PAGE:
Lazard D.S.,Bionics Institute | Vincent C.,Service dotologie et dotoneurologie | Venail F.,Montpellier University Hospital Center | van de Heyning P.,University of Antwerp | And 24 more authors.
PLoS ONE | Year: 2012

Objective: To test the influence of multiple factors on cochlear implant (CI) speech performance in quiet and in noise for postlinguistically deaf adults, and to design a model of predicted auditory performance with a CI as a function of the significant factors. Study Design: Retrospective multi-centre study. Methods: Data from 2251 patients implanted since 2003 in 15 international centres were collected. Speech scores in quiet and in noise were converted into percentile ranks to remove differences between centres. The influence of 15 pre-, per- and postoperative factors, such as the duration of moderate hearing loss (mHL), the surgical approach (cochleostomy or round window approach), the angle of insertion, the percentage of active electrodes, and the brand of device were tested. The usual factors, duration of profound HL (pHL), age, etiology, duration of CI experience, that are already known to have an influence, were included in the statistical analyses. Results: The significant factors were: the pure tone average threshold of the better ear, the brand of device, the percentage of active electrodes, the use of hearing aids (HAs) during the period of pHL, and the duration of mHL. Conclusions: A new model was designed showing a decrease of performance that started during the period of mHL, and became faster during the period of pHL. The use of bilateral HAs slowed down the related central reorganization that is the likely cause of the decreased performance. © 2012 Lazard et al.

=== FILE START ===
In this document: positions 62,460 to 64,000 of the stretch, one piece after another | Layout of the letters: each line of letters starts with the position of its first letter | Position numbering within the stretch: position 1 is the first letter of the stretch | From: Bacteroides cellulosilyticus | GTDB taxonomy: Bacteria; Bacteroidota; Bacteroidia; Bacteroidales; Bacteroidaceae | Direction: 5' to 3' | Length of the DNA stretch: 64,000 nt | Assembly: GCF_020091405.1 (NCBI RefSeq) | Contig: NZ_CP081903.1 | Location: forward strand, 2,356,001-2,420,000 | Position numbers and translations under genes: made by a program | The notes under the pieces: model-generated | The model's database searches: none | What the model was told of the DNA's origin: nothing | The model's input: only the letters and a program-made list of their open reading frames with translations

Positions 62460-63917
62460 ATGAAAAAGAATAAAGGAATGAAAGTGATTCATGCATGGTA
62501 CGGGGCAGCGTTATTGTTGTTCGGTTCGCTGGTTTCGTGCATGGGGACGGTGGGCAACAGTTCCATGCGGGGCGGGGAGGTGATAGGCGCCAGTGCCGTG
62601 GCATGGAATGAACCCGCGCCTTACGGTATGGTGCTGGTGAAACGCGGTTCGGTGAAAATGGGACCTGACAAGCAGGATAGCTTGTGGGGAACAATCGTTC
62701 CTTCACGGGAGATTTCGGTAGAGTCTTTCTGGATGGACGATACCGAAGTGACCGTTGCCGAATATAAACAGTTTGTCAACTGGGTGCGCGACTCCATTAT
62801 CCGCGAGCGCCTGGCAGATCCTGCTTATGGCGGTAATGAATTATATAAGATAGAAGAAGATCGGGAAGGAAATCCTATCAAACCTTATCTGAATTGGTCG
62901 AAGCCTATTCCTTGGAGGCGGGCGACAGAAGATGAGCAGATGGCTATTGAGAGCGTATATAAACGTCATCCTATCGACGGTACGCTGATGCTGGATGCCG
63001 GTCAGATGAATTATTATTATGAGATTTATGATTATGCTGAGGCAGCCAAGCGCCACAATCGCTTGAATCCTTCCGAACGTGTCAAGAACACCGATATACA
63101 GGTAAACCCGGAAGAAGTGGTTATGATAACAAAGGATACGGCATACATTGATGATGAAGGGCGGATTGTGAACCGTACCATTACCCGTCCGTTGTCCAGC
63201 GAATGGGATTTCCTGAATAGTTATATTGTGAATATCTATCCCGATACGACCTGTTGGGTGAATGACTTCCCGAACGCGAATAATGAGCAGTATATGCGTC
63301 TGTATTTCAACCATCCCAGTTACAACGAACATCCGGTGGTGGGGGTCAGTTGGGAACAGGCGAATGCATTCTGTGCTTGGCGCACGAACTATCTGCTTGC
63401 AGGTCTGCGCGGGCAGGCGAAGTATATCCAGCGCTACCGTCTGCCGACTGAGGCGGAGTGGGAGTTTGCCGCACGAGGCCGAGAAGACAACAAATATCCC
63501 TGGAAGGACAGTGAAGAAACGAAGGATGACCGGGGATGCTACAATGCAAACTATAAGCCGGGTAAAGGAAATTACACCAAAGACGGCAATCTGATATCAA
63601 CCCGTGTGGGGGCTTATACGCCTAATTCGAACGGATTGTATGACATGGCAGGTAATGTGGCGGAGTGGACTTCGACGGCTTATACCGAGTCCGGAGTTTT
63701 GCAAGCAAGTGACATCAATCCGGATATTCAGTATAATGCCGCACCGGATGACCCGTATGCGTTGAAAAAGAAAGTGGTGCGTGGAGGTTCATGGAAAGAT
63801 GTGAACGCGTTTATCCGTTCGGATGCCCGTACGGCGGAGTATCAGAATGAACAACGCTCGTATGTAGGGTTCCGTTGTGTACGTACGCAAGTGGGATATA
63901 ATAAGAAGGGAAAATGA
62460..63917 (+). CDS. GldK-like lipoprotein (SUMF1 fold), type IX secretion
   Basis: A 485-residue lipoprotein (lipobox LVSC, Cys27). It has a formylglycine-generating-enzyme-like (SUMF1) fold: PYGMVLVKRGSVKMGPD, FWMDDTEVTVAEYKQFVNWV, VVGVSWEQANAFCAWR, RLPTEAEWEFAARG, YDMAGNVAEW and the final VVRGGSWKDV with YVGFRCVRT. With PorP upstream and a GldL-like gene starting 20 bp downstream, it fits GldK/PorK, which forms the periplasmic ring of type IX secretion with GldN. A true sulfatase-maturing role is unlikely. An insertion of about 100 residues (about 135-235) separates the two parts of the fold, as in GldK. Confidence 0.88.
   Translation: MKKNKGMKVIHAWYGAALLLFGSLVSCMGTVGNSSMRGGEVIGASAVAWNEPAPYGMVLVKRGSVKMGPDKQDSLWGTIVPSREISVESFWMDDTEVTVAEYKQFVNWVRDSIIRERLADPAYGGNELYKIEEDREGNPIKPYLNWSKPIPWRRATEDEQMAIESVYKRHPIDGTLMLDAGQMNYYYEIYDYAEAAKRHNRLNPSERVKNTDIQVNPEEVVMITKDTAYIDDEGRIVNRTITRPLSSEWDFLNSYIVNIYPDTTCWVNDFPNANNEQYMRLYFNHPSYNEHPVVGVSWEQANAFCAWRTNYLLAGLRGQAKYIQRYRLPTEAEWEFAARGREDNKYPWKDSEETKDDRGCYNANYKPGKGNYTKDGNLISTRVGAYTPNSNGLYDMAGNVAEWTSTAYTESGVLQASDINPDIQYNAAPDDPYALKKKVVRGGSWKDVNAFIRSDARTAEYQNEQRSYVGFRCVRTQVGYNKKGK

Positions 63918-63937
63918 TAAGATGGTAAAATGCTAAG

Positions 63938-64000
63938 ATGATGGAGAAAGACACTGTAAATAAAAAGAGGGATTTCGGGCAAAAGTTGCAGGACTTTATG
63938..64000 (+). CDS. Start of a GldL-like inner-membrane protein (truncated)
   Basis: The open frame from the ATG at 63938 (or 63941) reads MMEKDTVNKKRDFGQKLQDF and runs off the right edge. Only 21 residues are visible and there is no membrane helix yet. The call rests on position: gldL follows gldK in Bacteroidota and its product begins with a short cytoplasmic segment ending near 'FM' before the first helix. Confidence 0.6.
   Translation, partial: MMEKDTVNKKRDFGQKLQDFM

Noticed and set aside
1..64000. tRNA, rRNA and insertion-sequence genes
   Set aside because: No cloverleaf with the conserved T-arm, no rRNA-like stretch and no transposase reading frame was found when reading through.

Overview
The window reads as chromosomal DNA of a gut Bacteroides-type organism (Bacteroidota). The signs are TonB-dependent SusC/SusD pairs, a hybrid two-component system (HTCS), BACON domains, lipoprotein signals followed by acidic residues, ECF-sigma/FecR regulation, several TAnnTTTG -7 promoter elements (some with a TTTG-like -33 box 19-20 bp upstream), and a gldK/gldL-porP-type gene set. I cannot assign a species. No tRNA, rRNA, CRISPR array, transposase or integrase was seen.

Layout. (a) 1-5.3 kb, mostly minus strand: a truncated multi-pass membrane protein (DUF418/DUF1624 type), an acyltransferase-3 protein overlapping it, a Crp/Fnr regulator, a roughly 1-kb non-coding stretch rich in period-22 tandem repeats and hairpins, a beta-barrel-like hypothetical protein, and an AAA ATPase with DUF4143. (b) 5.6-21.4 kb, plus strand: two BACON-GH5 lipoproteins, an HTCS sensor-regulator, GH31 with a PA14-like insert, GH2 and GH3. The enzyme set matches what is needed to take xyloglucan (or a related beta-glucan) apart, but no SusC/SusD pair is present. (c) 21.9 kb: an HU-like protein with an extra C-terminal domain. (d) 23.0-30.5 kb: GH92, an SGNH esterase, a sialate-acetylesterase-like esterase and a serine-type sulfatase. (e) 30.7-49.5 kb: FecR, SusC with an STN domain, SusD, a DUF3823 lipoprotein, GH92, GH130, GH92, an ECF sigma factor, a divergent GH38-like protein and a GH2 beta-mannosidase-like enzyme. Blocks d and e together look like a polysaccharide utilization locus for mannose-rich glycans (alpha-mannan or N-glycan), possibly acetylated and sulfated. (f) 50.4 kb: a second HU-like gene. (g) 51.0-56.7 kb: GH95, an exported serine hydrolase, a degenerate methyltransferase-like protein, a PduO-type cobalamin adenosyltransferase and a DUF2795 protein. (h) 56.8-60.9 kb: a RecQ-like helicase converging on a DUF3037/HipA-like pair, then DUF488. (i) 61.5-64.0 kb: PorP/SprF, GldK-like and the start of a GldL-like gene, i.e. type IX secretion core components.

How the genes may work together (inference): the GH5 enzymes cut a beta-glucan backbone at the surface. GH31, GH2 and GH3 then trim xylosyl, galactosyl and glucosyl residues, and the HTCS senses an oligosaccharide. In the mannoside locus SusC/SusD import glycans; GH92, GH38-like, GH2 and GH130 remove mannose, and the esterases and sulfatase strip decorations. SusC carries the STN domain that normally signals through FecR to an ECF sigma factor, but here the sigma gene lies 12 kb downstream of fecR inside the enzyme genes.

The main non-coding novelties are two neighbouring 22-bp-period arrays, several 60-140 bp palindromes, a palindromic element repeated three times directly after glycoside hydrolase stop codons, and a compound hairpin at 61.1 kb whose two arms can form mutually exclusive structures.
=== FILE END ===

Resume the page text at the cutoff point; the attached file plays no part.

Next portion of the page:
Blamey P.,Bionics Institute | Blamey P.,University of Melbourne | Artieres F.,Institute Saint Pierre | Artieres F.,Montpellier University Hospital Center | And 29 more authors.
Audiology and Neurotology | Year: 2013

Objective: To update a 15-year-old study of 800 postlinguistically deaf adult patients showing how duration of severe to profound hearing loss, age at cochlear implantation (CI), age at onset of severe to profound hearing loss, etiology and CI experience affected CI outcome. Study Design: Retrospective multicenter study. Methods: Data from 2251 adult patients implanted since 2003 in 15 international centers were collected and speech scores in quiet were converted to percentile ranks to remove differences between centers. Results: The negative effect of long duration of severe to profound hearing loss was less important in the new data than in 1996; the effects of age at CI and age at onset of severe to profound hearing loss were delayed until older ages; etiology had a smaller effect, and the effect of CI experience was greater with a steeper learning curve. Patients with longer durations of severe to profound hearing loss were less likely to improve with CI experience than patients with shorter duration of severe to profound hearing loss. Conclusions: The factors that were relevant in 1996 were still relevant in 2011, although their relative importance had changed. Relaxed patient selection criteria, improved clinical management of hearing loss, modifications of surgical practice, and improved devices may explain the differences. © 2012 S. Karger AG, Basel.